CHANGE AND DISRUPTION – Second Sunday after Pentecost—Proper 7, Year C; Body and Blood of Christ, Year C (RC)

June 19, 2022

Revised Common Lectionary
1 Kings 19:1-4 (5-7) 8-15a or Isaiah 65:1-9
Psalm 42 and 43 or Psalm 22:19-28
Galatians 3:23-29
Luke 8:26-39

Lectionary for Mass (RC)
Genesis 14:18-20
Psalm 110:1, 2, 3-4 (4b)
1 Corinthians 11:23-26
Luke 9:11b-17

When someone recovers from an illness, deals with an addiction, emerges from depression, gets out of prison, or finds a job after a long period of unemployment, it’s an occasion for rejoicing, right? These events can be pathways to new life and growth not only for the individual, but also for those who love them and for the entire community.

Yet change—even recovery—can bring disruption. Look what happened in today’s Gospel reading. Jesus stepped out of familiar surroundings to enter Gentile territory and encountered a man who was possessed not by a single demon, but by multiple spirits who identified themselves as “Legion.” They had caused him great harm and driven him into isolation, to the very fringes of society.

When Jesus drives out the demons, they enter a herd of swine who run headlong to their death in the sea. Demons also meet their destruction in water, so Jesus not only saves the man from their destructive power but makes sure that they will harm no one else—except, of course, the swine.

The townspeople were alarmed by Jesus’ deed and ask him to leave town. They saw not a man who had been set free nor the elimination of powerful demons—no, they saw drowned pigs. The healing work of Jesus had economic consequences in the loss of livestock and social consequences in the reintegration of this man that everyone had come to avoid for all these years. Yes, even positive change brings disruption.

When one person or one group of persons makes a major change, it sets in motion a process that affects that person’s entire social system. Relationships may be redefined, roles may be altered, and familiar patterns can be disrupted. Never mind that these relationships, roles, and patterns may have been dysfunctional. Change can still be threatening and unwelcome.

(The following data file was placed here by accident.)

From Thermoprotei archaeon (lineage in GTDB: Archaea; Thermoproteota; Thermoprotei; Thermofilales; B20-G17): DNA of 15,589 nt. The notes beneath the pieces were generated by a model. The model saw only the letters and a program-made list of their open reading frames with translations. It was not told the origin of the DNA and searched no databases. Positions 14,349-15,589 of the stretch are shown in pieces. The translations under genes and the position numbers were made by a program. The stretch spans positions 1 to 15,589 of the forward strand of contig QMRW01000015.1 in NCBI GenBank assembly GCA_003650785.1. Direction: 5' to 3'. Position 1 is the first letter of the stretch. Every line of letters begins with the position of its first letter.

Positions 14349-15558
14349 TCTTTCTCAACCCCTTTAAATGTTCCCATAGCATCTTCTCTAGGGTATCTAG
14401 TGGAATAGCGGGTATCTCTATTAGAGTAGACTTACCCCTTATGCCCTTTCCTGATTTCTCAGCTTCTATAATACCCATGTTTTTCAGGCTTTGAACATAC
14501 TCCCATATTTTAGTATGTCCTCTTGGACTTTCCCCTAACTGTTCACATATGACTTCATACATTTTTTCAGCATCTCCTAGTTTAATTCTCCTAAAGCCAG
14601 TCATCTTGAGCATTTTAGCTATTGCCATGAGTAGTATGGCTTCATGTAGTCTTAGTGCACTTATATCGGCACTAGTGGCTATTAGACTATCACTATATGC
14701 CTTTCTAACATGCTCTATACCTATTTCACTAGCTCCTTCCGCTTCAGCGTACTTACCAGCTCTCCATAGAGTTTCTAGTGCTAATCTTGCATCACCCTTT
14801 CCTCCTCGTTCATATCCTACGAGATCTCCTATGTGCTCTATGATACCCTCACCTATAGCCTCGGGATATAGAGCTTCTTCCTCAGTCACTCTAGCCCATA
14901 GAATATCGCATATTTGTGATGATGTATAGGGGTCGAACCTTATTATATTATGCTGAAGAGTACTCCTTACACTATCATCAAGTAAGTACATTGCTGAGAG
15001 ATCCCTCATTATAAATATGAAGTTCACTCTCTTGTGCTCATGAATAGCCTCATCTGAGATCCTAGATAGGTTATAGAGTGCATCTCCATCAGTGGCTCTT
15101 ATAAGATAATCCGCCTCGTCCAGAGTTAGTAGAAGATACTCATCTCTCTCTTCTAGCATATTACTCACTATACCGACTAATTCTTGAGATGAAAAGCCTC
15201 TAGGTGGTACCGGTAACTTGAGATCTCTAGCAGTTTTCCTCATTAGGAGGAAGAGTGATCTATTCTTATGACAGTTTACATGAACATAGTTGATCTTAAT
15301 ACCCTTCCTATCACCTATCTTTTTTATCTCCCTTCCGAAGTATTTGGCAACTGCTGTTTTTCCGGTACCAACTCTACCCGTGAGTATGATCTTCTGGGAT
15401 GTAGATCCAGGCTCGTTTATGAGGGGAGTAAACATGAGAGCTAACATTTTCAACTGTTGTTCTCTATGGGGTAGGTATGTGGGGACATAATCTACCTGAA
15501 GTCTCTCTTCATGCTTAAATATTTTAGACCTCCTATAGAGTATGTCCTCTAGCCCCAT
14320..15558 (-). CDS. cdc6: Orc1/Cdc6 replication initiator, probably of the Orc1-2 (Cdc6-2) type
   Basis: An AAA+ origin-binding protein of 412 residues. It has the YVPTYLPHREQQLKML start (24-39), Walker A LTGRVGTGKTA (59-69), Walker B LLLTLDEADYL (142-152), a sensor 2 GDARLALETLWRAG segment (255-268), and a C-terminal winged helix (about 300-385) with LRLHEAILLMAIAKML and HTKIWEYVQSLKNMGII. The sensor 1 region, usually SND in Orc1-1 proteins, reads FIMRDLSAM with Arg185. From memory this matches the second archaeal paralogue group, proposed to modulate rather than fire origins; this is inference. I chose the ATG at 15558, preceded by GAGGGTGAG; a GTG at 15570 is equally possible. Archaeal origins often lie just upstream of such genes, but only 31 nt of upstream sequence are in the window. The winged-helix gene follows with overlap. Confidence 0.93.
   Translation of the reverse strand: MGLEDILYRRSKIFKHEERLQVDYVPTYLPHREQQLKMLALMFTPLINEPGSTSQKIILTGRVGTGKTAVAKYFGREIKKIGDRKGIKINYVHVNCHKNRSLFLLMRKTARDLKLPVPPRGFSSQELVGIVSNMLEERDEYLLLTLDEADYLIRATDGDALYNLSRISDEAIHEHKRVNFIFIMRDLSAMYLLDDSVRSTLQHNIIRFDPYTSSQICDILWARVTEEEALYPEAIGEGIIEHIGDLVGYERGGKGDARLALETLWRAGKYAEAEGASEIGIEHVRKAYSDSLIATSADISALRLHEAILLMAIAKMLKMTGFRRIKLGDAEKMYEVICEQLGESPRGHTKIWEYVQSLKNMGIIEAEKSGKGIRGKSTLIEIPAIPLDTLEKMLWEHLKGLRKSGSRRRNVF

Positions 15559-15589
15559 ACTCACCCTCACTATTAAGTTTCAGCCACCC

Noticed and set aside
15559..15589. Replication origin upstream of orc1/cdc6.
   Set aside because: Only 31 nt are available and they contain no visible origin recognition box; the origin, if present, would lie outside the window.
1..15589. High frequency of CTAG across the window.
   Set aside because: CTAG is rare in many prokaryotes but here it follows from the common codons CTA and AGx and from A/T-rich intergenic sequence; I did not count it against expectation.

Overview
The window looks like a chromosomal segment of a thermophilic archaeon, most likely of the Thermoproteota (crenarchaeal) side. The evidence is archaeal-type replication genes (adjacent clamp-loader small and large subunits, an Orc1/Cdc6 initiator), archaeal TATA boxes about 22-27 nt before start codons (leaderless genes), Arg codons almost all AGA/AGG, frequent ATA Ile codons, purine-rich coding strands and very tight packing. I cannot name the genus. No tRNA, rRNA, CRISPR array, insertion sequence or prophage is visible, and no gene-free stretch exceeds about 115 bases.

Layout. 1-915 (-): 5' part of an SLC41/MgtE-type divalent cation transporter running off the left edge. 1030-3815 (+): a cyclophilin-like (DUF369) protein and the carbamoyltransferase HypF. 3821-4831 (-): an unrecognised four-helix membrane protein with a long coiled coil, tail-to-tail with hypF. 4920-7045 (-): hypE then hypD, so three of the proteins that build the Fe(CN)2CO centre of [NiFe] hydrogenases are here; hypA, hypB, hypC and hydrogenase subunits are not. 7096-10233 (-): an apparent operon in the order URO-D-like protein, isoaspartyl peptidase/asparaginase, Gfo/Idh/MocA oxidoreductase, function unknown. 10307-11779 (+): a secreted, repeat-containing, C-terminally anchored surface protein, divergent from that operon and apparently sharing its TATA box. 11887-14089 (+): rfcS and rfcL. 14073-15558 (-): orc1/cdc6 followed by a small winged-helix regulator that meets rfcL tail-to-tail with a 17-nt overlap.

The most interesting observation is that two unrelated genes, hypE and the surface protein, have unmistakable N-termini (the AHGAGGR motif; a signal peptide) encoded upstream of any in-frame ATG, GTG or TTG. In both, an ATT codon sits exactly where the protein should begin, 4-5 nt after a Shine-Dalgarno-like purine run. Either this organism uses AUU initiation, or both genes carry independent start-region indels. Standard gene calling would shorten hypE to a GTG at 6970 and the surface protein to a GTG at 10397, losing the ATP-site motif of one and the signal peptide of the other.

Today’s Gospel story challenges us to let go of the swine and the demons as we support those who are embracing change. Yes, we will be transformed too—and that’s exactly what Jesus has in mind for his followers as they welcome the kindom of God.

A Hymn for Today: “In the Presence of Your People”

Psalm 22 is familiar to Christians as the prayer of Jesus on the cross: “My God, my God, why have you forsaken me?” (22:1) After a lengthy lament, the psalmist eventually turns to declare the praises of God to others. In today’s Gospel reading, this charge was given by Jesus to the man who had been delivered from demons. The man had wanted to follow, but Jesus instead sent him on a mission to his own people: “”Return to your home, and declare how much God has done for you” (Lk 8:39).

This paraphrase of the concluding portion of Psalm 22 could easily provide the words for such a mission. The first stanza and the tune were created in 1977 by a song writer in New Zealand. This version incorporates two stanzas added in 1986 by a different writer, drawing more deeply on Psalm 22. Each stanza incorporates a double refrain that occurs in the middle and at the end.

In the presence of your people
I will praise your name,
for you alone are holy,
enthroned on the praises of Israel.
Let us celebrate your goodness
and your steadfast love;
may your name be exalted
here on earth and in heaven above.

All who love you sing your praises
and proclaim your power,
for you alone are holy,
enthroned on the praises of Israel.
You have not ignored our suffering
but have heard our cry;
may your name be exalted
here on earth and in heaven above.

All who seek your rule will praise you
and be satisfied;
for you alone are holy,
enthroned on the praises of Israel.
All the peoples of the nations
will bow down to you;
may your name be exalted
here on earth and in heaven above.

Text: Stanza 1, Brent Sinclair Chambers, b. 1948; stanzas 2-3, Bert Polman, 1945-2013. © Broadman Press, admin. Music Services. Used by permission under OneLicense #A-729857


Image Credit: Jesus Heals the Man Possessed, anonymous, Mulungwishi United Methodist Church, Mulungwishi, Congo

“Word and Song: A Lectionary Reflection” is written by the Executive Director of The Hymn Society, Rev. Dr. Mike McMahon. For his full bio, click here and scroll down to the “staff” section.

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